Here’s how 5 South Asian Women Created Their own Luck and Didn’t Take ‘No’ for an Answer

The following post is brought to you by Avani Sarkar of Modi Toys — makers of the first ever mantra-singing Baby Ganesh™. Visit their website to learn more. 

‘You weren’t supposed to start a business,’ my husband once said to me in the middle of an argument.

‘Naavya would like it if you spent more time with her in the evenings,’ my mother-in-law said as I came home from work one day, as my daughter clamoured for my attention.

‘This toy is disrespectful and I would never let my children play with it,’ a mom once wrote to me.

‘But there are already so many toy brands out there,’ I reminded myself repeatedly.

There have been countless times I doubted myself whether starting a business like Modi Toys was really the right decision. What do I even know about manufacturing products in China? (Spoiler alert: literally nothing). The truth is, there will always be naysayers; sometimes it’s the voices inside your head — or inside your own home.

 

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It’s so typical of us women, isn’t it? We talk ourselves out of doing something before we’ve even given ourselves a proper chance to fail at it. So, I set out to meet five women I admired and ask them about times they doubted themselves – and more importantly, how they overcame them.

What became instantly clear to me was that being told “no” was the best thing that could’ve happened to them. That “break” these women – these dreamers and doers – were patiently waiting to be given was already theirs to be had; They simply had to stop praying, wishing and hoping for it. It’s within these string of “no’s” they found their courage to forge ahead on their own and create their own luck.

As the maker of Baby Ganesh, a product that has now become a symbol of hope of good luck, and teaches prayers, the irony is not lost on me. Don’t get me wrong – prayers can be powerful and positive thoughts have a way of manifesting themselves when you put them out into the universe. But do you know what’s even more powerful than wishful thinking? Action.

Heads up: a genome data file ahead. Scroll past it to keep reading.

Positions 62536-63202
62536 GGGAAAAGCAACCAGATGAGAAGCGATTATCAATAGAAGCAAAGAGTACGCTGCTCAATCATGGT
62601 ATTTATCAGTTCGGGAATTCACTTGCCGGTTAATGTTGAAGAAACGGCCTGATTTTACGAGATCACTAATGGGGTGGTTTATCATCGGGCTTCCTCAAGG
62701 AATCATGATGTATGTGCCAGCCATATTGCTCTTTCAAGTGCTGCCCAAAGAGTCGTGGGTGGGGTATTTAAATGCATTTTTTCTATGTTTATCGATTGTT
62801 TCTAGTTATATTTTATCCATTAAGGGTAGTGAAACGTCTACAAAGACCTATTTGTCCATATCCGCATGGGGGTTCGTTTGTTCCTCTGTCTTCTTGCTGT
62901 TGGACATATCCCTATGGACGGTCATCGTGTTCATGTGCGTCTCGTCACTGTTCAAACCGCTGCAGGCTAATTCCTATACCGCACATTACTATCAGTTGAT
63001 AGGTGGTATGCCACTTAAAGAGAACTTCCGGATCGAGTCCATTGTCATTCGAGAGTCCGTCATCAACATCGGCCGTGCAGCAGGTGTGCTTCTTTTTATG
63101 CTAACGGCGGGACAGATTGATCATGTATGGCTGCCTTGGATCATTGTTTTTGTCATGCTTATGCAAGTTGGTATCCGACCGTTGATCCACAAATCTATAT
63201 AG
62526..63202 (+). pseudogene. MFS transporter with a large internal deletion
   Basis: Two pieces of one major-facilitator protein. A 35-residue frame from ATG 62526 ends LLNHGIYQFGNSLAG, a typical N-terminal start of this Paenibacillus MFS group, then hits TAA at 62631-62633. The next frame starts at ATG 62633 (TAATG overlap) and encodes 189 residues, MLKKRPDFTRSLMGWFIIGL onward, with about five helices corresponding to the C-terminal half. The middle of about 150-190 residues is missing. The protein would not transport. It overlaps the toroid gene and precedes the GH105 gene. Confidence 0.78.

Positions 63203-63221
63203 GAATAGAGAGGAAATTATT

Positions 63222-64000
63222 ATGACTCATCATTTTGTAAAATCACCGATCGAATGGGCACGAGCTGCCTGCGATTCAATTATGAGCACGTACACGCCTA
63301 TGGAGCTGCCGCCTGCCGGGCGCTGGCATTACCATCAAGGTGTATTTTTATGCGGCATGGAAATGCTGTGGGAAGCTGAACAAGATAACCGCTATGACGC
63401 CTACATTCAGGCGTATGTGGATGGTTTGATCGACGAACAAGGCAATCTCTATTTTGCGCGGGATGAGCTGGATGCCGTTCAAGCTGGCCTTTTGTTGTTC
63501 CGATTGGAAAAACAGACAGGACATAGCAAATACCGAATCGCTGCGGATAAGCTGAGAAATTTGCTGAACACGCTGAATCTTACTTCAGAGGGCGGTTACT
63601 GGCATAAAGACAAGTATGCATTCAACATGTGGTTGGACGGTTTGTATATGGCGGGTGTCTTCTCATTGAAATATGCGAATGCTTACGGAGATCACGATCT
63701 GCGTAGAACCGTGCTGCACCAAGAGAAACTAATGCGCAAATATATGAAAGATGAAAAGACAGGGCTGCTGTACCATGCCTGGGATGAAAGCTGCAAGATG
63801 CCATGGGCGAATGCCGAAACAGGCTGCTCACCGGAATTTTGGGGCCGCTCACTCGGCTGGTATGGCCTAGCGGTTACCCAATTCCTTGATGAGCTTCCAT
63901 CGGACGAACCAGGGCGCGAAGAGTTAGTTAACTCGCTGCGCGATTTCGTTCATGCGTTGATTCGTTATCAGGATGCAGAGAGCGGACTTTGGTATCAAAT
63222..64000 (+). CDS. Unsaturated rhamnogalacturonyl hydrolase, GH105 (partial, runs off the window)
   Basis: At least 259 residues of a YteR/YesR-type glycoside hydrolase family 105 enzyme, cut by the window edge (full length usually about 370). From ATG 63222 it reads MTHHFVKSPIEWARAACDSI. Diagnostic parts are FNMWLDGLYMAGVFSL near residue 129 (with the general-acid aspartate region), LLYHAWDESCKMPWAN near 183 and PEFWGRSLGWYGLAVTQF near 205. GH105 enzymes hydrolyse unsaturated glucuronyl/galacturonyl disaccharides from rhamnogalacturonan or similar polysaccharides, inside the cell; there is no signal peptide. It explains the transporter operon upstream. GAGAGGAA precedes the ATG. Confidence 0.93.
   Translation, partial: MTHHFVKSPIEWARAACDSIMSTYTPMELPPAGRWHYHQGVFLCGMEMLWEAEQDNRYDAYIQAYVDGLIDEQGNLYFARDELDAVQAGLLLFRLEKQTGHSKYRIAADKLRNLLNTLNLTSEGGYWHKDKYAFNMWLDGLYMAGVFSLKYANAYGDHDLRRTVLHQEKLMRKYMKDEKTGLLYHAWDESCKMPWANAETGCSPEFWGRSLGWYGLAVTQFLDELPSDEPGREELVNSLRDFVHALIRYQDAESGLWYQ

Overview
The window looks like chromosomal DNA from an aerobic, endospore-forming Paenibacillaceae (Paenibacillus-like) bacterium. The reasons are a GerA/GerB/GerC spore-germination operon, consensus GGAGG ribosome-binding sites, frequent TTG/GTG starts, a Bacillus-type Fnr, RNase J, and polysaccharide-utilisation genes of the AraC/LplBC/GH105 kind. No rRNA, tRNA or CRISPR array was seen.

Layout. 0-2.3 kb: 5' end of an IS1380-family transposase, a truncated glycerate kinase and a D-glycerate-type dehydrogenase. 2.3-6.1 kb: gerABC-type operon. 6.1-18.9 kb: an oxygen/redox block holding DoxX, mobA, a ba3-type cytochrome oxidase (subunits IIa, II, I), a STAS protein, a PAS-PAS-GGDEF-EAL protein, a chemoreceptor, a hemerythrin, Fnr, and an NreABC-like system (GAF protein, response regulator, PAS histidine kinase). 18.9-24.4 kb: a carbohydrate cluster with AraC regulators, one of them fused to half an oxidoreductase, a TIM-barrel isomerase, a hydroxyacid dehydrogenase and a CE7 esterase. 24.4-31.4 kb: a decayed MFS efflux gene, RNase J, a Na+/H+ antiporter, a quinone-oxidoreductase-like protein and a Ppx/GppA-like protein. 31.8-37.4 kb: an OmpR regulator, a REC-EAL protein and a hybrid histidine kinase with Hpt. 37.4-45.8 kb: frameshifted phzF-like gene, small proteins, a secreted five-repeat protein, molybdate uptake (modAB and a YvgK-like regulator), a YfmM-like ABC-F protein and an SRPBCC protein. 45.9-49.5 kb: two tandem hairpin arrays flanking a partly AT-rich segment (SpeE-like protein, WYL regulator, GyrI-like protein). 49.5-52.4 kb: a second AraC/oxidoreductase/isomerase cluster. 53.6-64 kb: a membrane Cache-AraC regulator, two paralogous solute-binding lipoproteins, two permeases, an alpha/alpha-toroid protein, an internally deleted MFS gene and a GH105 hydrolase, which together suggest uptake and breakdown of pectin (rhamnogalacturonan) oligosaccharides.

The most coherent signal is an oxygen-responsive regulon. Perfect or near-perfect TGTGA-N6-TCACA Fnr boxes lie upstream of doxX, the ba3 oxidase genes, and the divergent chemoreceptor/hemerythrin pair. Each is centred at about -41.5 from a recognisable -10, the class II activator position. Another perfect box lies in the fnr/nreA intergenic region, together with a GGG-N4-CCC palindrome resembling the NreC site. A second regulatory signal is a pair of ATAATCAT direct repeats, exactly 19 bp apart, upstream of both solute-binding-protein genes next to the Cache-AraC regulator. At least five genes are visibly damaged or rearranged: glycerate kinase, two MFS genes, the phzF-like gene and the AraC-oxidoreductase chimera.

As platforms like Bumble and people like founder and CEO of GirlsWhoCode.com Reshma Saujani remind us time and time again: make the first move, the ball is in your court, be brave not perfect. To that, I add, create your own luck.

MEET THE WOMEN CREATING THEIR OWN LUCK:

After spending years on screen playing various roles, see how actress and producer Melanie Chandra found success behind the lens with a new pilot she produced for Surina & Mel.

If you hear Rianjali perform live just once, it’s clear to see what A.R. Rahman saw in her, when he discovered her three years ago. The rise to her “come up” hasn’t been easy though.

After working in both, the corporate and start-up world for years, chef Palak Patel decided to finally pursue her passion and enrolled in culinary school. That was only the beginning though.

The road to getting her book published was filled with a string of “nos” until writer and editor Raakhee Mirchandani went rogue.

Only 20 percent of c-suite roles in the U.S. are held by women. Dhanusha Sivajee, CMO of the Knot Worldwide, is one of them. Think about that.

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